With the end of 2016 nigh, reflections on the past year are rife.
Join us as we map out what’s awaiting the world of HR in the coming year…
1) An increased focus on Learning and Development
Millennials value personal development and their growing presence in the workplace will mean the workforce will respond accordingly. Technology has facilitated accessible and on-the-go means of training, and apps and video are likely to enter the limelight as training tools in the coming year. Gamification is also on the rise and something to watch out for in 2017.
Why consider it? Training employees can be advantageous to both parties; employees will feel valued and will perform better and employers will benefit from increased productivity, reduced turnover and improved company image.
Millennials prefer learning benefits to cash bonuses (22% vs. 14%)
2) Consideration of an employee’s experience
⅓ of employees in the U.K. are looking to move job. As a result, it has become more important than ever to make workplaces attractive. Millennials have motivations beyond personal financial gain and stress the importance of a good work-life balance, and even work-life integration – creating synergies rather than competition between all areas that define ‘life’, including work, family time, personal wellbeing and health. We see a bigger focus on the employee experience, as workplaces adapt and employers spend increasing amounts on improving working environments.
83% of HR professionals say that the “employee experience” is either important or very important to their organisation’s success.
In an age of ‘Glassdoor’ transparency, this is hardly surprising.
Handy hint: Try and improve your candidates’ experience when they come for interview. Word of mouth is incredibly powerful and they are much more likely to recommend your workplace to their peers if their experience is positive.
3) Growing into mobile technology
Millennials are set to comprise 75% of the workforce by 2020 and businesses are thus having to embrace technological advancements in order to meet the expectations of this tech-friendly generation. Despite there being more than seven billion mobile devices in the world (which drives more than 40% of all internet traffic), less than 20% of companies deploy their HR and employee productivity solutions on mobile apps today. With increasing numbers working from home and on-the-go, it is believed that in 2017, the focus of HR will be on mobile technology and multi-device compatible platforms.
Handy hint: Check out our blog post on the best HR tools out there to help you get ahead of the trend and make the first step towards incorporating mobile technology.
4) More regular feedback sessions
A large proportion of the professional workforce of today is comprised of millennials, who are accustomed to instant gratification on social media (likes, follows etc.) and quick and easy access to the wealth of information on the internet. As a result, they tend to expect, and thrive on, instant feedback at work too. Regular, one-to-one reviews are becoming more prevalent and are expected to continue to do so in the coming year.
Example: Adobe last year ditched their formal annual performance review in favour of regular feedback sessions and have since seen a 30% decrease in turnover and a 50% increase in involuntary departures.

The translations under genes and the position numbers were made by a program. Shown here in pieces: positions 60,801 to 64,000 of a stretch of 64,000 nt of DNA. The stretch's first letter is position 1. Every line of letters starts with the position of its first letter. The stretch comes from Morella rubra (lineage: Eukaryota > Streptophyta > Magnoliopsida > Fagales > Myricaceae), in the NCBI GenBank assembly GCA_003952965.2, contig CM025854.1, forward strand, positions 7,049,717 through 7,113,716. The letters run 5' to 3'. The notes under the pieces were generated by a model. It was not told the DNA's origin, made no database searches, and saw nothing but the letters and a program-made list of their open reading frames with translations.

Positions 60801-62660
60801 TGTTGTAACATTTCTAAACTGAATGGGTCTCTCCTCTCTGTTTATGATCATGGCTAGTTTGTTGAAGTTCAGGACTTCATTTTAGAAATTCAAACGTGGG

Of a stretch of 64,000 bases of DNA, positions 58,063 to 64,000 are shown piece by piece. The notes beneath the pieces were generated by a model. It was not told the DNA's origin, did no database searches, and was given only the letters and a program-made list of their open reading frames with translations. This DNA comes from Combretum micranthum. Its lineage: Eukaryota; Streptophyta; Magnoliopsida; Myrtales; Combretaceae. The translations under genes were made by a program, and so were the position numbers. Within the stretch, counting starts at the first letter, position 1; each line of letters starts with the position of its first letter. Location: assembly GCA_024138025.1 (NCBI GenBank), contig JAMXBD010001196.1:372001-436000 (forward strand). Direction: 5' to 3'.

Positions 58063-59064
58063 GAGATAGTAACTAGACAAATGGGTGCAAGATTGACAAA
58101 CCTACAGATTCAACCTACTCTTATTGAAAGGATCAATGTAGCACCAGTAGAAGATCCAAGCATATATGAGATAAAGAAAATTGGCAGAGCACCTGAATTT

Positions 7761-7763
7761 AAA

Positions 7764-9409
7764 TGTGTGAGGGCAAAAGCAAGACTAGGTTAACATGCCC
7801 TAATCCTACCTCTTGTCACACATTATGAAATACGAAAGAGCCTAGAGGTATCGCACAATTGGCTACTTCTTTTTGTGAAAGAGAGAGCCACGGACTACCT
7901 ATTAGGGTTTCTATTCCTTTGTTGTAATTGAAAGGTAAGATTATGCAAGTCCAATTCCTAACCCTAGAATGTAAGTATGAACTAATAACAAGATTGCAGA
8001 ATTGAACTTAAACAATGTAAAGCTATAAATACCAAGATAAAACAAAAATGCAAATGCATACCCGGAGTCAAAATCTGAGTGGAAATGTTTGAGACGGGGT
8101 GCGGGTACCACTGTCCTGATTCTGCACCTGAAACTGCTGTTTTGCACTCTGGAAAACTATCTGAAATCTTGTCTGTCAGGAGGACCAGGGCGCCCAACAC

People will, we believe, quickly see the advantages and follow suit.
Handy hint: Next year, try to encourage peer-to-peer feedback, rewards and recognition, as well as top down!
Only 8% of companies believe their current performance management process is highly effective in driving business value.
5) An increased focus on wellbeing
There is no denying that the population has become increasingly health conscious and this concern extends to the workplace. The use of wellbeing programmes to attract and retain top talent is growing. Compared to last year, health-related employee benefits have increased by 58% and wellness by 45%, which will continue into 2017.
Why consider it? Investing in a wellbeing programme shows that you are making a conscious investment in your employees and can garner their trust and improve their satisfaction.
6) Organisations start to rely on big data
People analytics are becoming increasingly common and more and more companies are using employee data to shape HR strategy. New tools are emerging that allow HR managers to measure people data and give indications of employee satisfaction. Up until now, many HR experts are “algorithm phobes,” favouring human judgement over data. 2017 is the year to change this!
Why consider it? IBM has used people analytics to predict retention risk for employees in key job roles, and notifies managers so they can prevent them from quitting. The company reports that this has saved them over $130 million dollars.
“Digital transformation is not just shiny, new technology — it’s a new way of organizing, engaging with customers and employees, and how we build networks of expertise and trust – through cooperation and collaboration.” Jeff Welstead
So there it is. Overwhelmed? Don’t panic! Try to pick up one or two of these tips and gradually incorporate them into your HR strategy over time. Don’t try to make drastic changes in a ‘New Year, New HR Vision’ hysteria.
HR Dive, ‘4 learning and development trends for HR leaders to watch in 2017’, Nov 2016
Recruitment International, ‘21% of employees will be looking for a new job in 2016 in search of better pay and career progression, 2016
iRevu, ‘Annual Performance Review Predictions for 2017’, 2017
SHRM Foundation, ‘Employee benefits report’, 2016
CMS Wire, ‘How We Work: 6 more trends shaping the future of HR in 2017’, Dec 2016
Forbes, ’10 Workplace Trends You’ll See in 2017’, Nov 2016
The Huffington Post, ‘The Impact of Technology on HR and What’s Ahead,’ 2016